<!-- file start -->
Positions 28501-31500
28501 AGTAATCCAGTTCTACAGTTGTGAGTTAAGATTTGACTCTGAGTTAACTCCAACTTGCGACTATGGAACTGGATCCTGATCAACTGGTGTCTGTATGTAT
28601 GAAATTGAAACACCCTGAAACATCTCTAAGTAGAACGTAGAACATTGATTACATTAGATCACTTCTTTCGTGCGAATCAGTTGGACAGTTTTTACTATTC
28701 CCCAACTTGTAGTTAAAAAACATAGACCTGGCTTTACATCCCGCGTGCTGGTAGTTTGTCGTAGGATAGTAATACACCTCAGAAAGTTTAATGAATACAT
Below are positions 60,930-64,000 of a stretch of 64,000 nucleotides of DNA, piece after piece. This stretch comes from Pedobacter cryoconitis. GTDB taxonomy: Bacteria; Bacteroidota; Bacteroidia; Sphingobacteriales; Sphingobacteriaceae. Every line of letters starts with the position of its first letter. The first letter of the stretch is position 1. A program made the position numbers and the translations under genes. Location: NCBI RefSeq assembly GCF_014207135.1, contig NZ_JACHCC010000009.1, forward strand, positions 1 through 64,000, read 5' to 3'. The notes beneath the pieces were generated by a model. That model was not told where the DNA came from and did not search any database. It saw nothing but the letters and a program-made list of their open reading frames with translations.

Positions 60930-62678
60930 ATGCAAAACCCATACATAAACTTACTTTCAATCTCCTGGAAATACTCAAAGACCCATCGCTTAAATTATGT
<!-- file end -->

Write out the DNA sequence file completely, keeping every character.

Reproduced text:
Positions 28501-31500
28501 AGTAATCCAGTTCTACAGTTGTGAGTTAAGATTTGACTCTGAGTTAACTCCAACTTGCGACTATGGAACTGGATCCTGATCAACTGGTGTCTGTATGTAT
28601 GAAATTGAAACACCCTGAAACATCTCTAAGTAGAACGTAGAACATTGATTACATTAGATCACTTCTTTCGTGCGAATCAGTTGGACAGTTTTTACTATTC
28701 CCCAACTTGTAGTTAAAAAACATAGACCTGGCTTTACATCCCGCGTGCTGGTAGTTTGTCGTAGGATAGTAATACACCTCAGAAAGTTTAATGAATACAT
Below are positions 60,930-64,000 of a stretch of 64,000 nucleotides of DNA, piece after piece. This stretch comes from Pedobacter cryoconitis. GTDB taxonomy: Bacteria; Bacteroidota; Bacteroidia; Sphingobacteriales; Sphingobacteriaceae. Every line of letters starts with the position of its first letter. The first letter of the stretch is position 1. A program made the position numbers and the translations under genes. Location: NCBI RefSeq assembly GCF_014207135.1, contig NZ_JACHCC010000009.1, forward strand, positions 1 through 64,000, read 5' to 3'. The notes beneath the pieces were generated by a model. That model was not told where the DNA came from and did not search any database. It saw nothing but the letters and a program-made list of their open reading frames with translations.

Positions 60930-62678
60930 ATGCAAAACCCATACATAAACTTACTTTCAATCTCCTGGAAATACTCAAAGACCCATCGCTTAAATTATGT